FAQ Permanent Resident
Who is a permanent resident?
A permanent resident is someone who has been given permanent resident status by immigrating to Canada, but is not a Canadian citizen. Permanent residents are citizens of other countries. A person in Canada temporarily, like a student or foreign worker, is not a permanent resident. Refugees who are resettled from overseas become permanent residents through the Government-Assisted Refugee Program or the Private Sponsorship of Refugees Program. Someone who makes a refugee claim in Canada does not become a permanent resident at that time. To become one, the Immigration and Refugee Board must first approve their claim. Then, they must apply for and get permanent resident status.
What rights does a permanent resident have?
- Gets most social benefits that Canadian citizens receive, including health care coverage;
- Live, work or study anywhere in Canada;
- Apply for Canadian citizenship;
- Protection under Canadian law and the Canadian Charter of Rights and Freedoms.
Must pay taxes and respect all Canadian laws at the federal, provincial and municipal levels.
What permanent residents cannot do?
You are not allowed to:
- Vote or run for political office;
- Hold some jobs that need a high-level security clearance.
Can I lose my permanent resident status?
You cannot lose your permanent resident status simply by living outside of Canada long enough that you don’t meet the residency requirement. Unless you have gone through an official process, you have not lost or given up your permanent resident status, even though you may not be eligible to return to Canada as a permanent resident. You may lose your permanent resident status if:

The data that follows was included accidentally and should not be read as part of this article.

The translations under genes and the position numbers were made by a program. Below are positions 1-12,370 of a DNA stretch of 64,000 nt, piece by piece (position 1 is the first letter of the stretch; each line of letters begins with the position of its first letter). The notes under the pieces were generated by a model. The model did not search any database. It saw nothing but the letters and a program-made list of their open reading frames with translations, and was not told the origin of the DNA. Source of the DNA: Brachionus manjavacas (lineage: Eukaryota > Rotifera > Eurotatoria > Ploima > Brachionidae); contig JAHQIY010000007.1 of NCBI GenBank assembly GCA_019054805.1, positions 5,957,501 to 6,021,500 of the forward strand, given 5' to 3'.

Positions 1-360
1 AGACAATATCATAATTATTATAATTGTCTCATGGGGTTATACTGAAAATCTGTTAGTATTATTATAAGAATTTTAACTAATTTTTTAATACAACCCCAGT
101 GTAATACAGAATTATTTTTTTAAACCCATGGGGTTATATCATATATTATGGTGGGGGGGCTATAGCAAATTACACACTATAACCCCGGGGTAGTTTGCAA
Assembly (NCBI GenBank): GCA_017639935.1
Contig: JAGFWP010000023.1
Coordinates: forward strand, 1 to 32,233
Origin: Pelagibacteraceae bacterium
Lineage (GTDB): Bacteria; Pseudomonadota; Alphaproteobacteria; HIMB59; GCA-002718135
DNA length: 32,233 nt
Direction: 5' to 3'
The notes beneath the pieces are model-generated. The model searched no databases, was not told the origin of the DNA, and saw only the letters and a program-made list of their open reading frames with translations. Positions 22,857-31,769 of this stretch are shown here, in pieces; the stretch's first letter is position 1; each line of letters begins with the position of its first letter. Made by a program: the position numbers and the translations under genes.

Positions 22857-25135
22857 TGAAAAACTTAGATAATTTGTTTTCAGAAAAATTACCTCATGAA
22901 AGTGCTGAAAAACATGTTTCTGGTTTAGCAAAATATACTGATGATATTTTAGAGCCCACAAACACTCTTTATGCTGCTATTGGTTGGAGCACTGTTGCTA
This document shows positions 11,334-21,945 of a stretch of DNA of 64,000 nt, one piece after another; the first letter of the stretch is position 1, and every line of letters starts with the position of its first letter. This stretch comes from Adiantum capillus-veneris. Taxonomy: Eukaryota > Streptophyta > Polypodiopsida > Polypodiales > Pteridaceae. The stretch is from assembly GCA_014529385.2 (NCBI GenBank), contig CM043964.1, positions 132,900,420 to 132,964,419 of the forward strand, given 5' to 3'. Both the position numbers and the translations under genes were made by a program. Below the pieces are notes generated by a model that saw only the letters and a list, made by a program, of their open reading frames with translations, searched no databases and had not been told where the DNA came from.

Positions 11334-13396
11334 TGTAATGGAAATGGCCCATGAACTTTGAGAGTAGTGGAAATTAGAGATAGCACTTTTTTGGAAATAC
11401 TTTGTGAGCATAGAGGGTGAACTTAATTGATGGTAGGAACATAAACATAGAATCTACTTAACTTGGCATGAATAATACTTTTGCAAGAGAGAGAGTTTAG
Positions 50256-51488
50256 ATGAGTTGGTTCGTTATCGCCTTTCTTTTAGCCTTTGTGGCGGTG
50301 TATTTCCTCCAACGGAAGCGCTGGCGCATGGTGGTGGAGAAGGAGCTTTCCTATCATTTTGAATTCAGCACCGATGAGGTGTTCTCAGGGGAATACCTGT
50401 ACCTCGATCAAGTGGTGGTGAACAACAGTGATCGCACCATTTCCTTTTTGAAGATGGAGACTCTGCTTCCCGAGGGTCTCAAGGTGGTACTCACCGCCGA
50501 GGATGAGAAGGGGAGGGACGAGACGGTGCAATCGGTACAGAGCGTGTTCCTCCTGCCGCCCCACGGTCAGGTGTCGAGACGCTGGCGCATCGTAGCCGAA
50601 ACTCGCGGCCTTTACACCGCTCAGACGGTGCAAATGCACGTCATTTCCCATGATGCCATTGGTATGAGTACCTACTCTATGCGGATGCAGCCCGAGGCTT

- An adjudicator determines that you are no longer a permanent resident following an inquiry.
- A visa officer determines you do not meet the required residency when you apply for a permanent resident travel document or temporary resident travel document.
You may lose your permanent resident status in one of the ways described above if:
- you do not live in Canada for two out of five years;
- you are convicted of a serious crime and told to leave Canada; or
- you become a Canadian citizen.
You do not lose your permanent resident status if your PR card expires. If you know you no longer want to be a permanent resident of Canada, you can apply to voluntarily give up your permanent residence status. For further information, contact us.